Gonzalez has grown two inches and added 15 pounds since signing, and he has room to put on 50 more. The Rockies figured he'd outgrow shortstop, where he made his debut, so they're moving him to center field in 2016. He figures to eventually wind up in right field, where his strong arm would be an asset, and one club official says Gonzalez reminds him of a young Alex Rios.

John Sickels had Gonzalez just missing the top 20:

The Rockies spent $1,300,000 to sign Pedro Gonzalez out of the Dominican Republic in 2014. When signed, he was listed at 6-4, 160, lean, lanky, and projectable. He's up to 6-5, 175 now and could very well end up at 6-6, 200+ as he matures. His power potential is excellent and he demonstrated what he can do with his long levers in the Dominican Summer League. He also demonstrated the downside of his size with a very high strikeout rate, a long swing, and issues with strike zone judgment. The Rockies hope those issues will subside as he gets at-bats and irons out his swing mechanics. Gonzalez was used at shortstop and third base last year with poor results so he's moving to the outfield, supposedly in center though my guess is that he ends up in right field eventually. Grade C+, high ceiling but with unanswered questions.

Finally, Dan Farnsworth placed him 16th in the system:

Gonzalez was one of the Rockies' biggest international signings last year, and offers a tremendous ceiling as an offensive player with the physical tools to eventually play a solid infield. His first professional experience was a mixed bag, as he held his own offensively despite striking out at a high rate, as well as flashing his tools on defense but making a ton of errors. He still has a ton of physical maturation in front of him, and his swing shows enough potential to be a power bat when he grows up.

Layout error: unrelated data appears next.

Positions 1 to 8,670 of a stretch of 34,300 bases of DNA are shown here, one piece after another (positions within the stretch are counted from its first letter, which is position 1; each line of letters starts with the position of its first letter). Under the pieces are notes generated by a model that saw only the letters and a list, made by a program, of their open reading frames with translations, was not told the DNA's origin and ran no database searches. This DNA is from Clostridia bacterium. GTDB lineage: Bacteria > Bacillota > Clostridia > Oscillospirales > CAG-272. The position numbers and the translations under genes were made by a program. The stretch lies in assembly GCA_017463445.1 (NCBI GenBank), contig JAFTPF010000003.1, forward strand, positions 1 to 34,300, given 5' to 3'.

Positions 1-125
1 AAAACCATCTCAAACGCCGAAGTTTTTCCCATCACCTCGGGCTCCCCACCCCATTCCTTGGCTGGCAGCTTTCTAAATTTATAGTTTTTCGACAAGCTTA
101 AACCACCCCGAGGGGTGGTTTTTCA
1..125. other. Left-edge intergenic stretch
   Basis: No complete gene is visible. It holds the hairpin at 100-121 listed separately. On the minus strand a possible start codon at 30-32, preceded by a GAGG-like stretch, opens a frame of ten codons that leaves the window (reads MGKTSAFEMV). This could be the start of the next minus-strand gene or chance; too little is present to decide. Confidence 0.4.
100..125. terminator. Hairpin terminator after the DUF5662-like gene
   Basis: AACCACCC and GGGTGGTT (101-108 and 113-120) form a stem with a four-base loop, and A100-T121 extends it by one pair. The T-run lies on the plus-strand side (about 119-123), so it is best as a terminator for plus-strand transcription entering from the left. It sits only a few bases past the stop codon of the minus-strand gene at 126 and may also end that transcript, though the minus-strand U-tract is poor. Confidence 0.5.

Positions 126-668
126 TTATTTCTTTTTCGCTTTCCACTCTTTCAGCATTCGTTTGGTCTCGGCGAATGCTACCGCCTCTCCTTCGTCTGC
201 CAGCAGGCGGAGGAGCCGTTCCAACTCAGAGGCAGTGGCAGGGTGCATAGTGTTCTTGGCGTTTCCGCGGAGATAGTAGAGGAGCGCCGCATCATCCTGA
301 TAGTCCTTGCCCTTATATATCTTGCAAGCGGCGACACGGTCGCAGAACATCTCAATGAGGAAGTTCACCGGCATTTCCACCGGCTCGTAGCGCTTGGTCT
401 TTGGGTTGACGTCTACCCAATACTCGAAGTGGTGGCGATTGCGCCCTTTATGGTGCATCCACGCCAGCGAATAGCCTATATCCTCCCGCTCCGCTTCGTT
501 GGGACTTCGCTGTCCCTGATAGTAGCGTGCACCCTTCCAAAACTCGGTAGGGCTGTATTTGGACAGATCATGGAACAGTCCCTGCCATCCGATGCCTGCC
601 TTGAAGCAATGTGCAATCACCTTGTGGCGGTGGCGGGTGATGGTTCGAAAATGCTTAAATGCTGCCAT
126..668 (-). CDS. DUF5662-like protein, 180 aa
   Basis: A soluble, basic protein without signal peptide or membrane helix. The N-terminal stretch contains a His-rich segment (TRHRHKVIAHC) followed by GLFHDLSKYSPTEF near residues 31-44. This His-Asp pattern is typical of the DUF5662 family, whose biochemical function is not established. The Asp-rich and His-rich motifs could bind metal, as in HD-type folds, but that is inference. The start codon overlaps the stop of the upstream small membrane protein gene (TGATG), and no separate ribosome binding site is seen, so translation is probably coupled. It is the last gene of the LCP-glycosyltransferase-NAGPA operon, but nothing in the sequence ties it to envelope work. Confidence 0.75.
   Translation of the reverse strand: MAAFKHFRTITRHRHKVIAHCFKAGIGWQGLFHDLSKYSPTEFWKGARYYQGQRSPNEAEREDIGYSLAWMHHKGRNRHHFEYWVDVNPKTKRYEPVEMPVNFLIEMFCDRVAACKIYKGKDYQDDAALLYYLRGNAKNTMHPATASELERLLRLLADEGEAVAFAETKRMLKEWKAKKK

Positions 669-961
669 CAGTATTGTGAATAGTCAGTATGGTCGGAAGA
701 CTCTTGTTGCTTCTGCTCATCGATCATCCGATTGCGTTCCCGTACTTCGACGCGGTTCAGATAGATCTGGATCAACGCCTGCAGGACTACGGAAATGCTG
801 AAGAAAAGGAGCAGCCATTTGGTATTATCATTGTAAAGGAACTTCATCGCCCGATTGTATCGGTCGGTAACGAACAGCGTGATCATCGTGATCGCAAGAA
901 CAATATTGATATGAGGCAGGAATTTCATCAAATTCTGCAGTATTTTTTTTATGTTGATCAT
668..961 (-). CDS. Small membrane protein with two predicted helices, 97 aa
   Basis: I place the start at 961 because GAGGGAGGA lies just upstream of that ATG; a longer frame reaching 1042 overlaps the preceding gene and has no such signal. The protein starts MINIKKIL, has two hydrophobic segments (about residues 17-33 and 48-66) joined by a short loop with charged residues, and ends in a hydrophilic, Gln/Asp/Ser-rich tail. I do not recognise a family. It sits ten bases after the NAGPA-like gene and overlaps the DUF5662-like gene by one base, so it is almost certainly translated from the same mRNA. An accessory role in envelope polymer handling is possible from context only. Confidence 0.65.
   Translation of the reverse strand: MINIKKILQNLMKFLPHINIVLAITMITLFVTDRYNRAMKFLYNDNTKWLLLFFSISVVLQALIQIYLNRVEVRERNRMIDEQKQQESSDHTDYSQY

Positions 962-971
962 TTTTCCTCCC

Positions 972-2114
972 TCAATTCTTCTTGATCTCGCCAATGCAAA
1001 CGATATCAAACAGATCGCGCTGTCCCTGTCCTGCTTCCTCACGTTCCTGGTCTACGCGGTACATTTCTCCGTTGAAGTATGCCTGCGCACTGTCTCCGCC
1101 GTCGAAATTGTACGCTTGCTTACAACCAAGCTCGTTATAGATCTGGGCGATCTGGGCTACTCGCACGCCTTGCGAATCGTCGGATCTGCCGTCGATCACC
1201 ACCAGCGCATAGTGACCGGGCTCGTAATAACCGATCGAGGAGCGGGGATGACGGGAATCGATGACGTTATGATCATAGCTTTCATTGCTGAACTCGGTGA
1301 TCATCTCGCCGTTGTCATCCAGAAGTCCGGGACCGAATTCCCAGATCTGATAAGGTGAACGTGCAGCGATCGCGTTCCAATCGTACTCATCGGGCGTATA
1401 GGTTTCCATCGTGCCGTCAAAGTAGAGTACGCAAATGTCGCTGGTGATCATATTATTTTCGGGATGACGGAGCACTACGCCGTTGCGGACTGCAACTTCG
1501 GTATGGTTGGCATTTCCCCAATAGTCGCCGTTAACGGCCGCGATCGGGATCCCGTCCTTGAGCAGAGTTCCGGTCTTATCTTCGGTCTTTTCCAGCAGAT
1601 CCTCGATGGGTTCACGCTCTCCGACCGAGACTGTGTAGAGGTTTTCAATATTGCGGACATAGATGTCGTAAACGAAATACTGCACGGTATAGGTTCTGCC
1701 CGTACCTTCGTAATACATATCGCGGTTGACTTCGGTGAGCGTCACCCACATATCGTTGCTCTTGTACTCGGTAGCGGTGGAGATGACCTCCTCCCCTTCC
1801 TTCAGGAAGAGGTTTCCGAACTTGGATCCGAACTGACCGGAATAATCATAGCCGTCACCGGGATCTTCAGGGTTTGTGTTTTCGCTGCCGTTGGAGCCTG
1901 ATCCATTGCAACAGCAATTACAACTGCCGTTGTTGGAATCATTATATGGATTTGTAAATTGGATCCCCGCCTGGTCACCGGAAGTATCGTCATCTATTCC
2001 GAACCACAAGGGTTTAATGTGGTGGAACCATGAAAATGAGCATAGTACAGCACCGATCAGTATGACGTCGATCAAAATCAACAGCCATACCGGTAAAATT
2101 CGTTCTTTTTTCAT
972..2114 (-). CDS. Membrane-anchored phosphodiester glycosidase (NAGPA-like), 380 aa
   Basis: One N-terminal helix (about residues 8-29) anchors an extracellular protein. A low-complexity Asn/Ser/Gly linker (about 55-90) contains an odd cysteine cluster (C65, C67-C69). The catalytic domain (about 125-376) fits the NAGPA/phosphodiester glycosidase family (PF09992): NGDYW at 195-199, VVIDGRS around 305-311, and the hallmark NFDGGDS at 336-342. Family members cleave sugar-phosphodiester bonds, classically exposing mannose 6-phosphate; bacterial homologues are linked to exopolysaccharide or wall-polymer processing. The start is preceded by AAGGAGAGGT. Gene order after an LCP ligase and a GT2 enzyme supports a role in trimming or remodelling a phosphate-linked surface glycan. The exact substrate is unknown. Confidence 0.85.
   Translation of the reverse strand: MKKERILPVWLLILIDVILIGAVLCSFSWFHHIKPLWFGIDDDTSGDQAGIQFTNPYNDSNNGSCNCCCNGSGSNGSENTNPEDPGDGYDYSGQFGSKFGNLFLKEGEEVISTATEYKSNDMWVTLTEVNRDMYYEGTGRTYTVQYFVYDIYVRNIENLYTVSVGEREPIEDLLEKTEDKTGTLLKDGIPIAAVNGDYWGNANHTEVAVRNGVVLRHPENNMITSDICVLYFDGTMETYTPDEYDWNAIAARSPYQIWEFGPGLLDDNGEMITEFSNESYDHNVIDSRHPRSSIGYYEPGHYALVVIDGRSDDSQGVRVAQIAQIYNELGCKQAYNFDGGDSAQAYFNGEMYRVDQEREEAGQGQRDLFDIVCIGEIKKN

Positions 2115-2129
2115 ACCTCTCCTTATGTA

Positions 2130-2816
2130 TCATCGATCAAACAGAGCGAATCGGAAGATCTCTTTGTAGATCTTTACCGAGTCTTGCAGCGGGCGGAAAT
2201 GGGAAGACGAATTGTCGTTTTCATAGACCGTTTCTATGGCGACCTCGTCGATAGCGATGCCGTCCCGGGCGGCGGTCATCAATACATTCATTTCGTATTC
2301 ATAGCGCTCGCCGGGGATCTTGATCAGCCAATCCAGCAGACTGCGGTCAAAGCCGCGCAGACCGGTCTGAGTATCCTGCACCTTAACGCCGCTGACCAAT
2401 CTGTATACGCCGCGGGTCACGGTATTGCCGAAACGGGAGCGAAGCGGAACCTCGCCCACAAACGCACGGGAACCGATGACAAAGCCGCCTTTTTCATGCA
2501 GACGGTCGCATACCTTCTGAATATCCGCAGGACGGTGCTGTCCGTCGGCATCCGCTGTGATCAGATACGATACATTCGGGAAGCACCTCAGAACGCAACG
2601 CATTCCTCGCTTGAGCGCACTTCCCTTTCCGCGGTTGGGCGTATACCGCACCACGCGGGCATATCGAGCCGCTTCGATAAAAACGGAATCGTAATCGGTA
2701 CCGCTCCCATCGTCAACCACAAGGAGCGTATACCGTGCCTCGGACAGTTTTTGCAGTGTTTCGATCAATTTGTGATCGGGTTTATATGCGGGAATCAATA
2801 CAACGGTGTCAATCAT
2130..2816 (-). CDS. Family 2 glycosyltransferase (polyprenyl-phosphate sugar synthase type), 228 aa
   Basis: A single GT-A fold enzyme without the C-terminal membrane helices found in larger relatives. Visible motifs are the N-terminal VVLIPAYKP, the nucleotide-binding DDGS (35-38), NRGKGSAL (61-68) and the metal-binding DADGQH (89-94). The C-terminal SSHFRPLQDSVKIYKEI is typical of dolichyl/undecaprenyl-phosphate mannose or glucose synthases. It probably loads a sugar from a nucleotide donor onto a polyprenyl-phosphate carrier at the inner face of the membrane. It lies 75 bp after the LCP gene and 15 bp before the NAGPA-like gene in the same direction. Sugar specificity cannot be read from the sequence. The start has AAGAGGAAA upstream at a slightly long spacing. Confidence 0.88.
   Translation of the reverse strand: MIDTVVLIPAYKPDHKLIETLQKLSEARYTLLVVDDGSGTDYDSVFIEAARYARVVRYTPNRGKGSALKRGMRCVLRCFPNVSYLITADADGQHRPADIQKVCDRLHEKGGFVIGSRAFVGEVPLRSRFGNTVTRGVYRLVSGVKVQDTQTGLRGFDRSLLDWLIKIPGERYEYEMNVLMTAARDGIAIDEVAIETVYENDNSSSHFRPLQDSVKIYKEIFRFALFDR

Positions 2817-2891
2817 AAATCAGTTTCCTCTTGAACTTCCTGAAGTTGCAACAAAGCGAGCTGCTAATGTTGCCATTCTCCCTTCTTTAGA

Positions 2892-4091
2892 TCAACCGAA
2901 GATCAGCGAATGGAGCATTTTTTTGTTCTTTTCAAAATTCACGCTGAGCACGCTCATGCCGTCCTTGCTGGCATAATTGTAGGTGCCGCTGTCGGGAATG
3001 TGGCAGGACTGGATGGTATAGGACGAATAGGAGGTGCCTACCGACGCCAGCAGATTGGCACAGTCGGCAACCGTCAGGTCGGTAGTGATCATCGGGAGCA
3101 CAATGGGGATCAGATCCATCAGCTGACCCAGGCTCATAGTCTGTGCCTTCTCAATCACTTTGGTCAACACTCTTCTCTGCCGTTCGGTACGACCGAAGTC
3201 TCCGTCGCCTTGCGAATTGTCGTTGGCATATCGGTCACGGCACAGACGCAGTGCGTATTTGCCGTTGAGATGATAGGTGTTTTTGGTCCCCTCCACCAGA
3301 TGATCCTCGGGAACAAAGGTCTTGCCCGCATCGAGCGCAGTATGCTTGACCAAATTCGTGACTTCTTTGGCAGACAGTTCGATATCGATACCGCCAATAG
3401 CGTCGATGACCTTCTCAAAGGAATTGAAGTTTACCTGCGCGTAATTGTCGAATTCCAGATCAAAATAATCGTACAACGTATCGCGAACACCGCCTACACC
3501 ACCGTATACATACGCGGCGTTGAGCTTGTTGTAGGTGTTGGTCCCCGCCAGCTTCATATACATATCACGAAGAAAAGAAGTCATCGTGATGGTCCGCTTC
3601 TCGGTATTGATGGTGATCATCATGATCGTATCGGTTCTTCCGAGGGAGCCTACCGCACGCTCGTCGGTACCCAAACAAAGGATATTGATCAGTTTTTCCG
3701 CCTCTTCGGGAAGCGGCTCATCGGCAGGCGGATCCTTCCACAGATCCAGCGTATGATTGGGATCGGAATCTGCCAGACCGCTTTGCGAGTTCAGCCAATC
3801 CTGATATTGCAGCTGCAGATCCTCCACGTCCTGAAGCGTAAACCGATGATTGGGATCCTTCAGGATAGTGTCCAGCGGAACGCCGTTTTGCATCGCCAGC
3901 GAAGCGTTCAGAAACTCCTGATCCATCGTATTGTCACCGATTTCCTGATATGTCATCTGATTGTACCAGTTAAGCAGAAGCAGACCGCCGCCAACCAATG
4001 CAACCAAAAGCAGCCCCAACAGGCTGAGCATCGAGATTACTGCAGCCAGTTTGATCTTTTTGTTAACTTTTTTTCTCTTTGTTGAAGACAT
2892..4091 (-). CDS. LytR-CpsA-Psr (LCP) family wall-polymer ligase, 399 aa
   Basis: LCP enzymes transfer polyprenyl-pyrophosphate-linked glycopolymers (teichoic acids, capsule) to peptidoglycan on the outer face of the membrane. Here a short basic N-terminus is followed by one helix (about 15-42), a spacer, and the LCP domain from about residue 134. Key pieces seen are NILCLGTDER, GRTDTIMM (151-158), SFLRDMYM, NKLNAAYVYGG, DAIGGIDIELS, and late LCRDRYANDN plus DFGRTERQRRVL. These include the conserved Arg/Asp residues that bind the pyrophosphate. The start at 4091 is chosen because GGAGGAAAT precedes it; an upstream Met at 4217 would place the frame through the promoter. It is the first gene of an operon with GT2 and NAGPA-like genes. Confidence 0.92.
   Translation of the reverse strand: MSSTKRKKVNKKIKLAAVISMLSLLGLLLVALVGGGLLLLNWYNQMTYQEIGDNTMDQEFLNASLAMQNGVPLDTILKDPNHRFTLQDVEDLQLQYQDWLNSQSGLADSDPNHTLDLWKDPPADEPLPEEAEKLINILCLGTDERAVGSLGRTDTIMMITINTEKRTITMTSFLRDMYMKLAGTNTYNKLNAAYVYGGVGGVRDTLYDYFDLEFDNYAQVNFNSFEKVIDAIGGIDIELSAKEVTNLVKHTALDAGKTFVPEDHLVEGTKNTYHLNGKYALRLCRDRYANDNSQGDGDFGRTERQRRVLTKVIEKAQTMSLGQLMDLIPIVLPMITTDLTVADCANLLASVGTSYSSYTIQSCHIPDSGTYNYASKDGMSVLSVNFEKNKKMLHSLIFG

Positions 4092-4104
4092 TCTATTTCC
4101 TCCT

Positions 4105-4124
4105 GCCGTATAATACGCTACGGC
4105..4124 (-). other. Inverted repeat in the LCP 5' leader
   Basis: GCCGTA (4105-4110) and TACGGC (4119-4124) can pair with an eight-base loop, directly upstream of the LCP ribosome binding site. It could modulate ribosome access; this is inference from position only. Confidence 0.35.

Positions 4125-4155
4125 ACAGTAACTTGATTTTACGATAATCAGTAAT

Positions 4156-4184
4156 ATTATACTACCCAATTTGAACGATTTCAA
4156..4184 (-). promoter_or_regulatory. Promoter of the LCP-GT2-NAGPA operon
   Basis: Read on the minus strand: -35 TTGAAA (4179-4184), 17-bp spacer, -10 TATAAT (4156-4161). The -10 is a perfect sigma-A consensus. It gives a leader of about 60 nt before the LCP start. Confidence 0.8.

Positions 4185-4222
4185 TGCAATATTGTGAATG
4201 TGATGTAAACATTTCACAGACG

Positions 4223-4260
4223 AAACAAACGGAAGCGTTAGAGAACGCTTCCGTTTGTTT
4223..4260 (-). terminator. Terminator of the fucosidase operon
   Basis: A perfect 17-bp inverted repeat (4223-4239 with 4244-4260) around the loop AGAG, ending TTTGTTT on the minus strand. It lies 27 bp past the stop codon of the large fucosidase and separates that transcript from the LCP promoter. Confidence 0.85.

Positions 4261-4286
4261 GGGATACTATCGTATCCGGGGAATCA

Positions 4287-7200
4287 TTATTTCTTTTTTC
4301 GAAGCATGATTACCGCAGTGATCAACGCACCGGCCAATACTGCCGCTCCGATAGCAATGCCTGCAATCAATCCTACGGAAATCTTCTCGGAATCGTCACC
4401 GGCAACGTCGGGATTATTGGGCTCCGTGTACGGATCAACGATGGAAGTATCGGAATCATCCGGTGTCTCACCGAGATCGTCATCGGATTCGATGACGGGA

The Rockies' plan for now is to convert Gonzalez over to center field. The strikeouts are a bit worrisome, though it being his first professional season is not really a surprising thing. Look for him to settle in this year at the plate, and hopefully we can get a better sense of what he will do in the contact department. The team sees potential as a five-tool producer if things break right.

Hit: 30/45/55 Power: 35/55/60 Run: 45/40/45 Field: 45/50/55 Throw: 55/55/55
Overall: 30/45/60

When's he going to get to the Rockies and how good will he be once he's there?

Obviously Gonzalez's struggles this year are concerning and so is the fact that he's four to five years away from the Show. With that written, if Gonzalez does make the Show he's a very intriguing player with plus power potential that will play up in Coors Field. I'm aboard the hype bus for Gonzalez, placing him 19th on my personal ballot, which equated to a 45+ Future Value as a high potential MLB contributor.

Stay tuned for more installments of the midseason Purple Row Prospects list!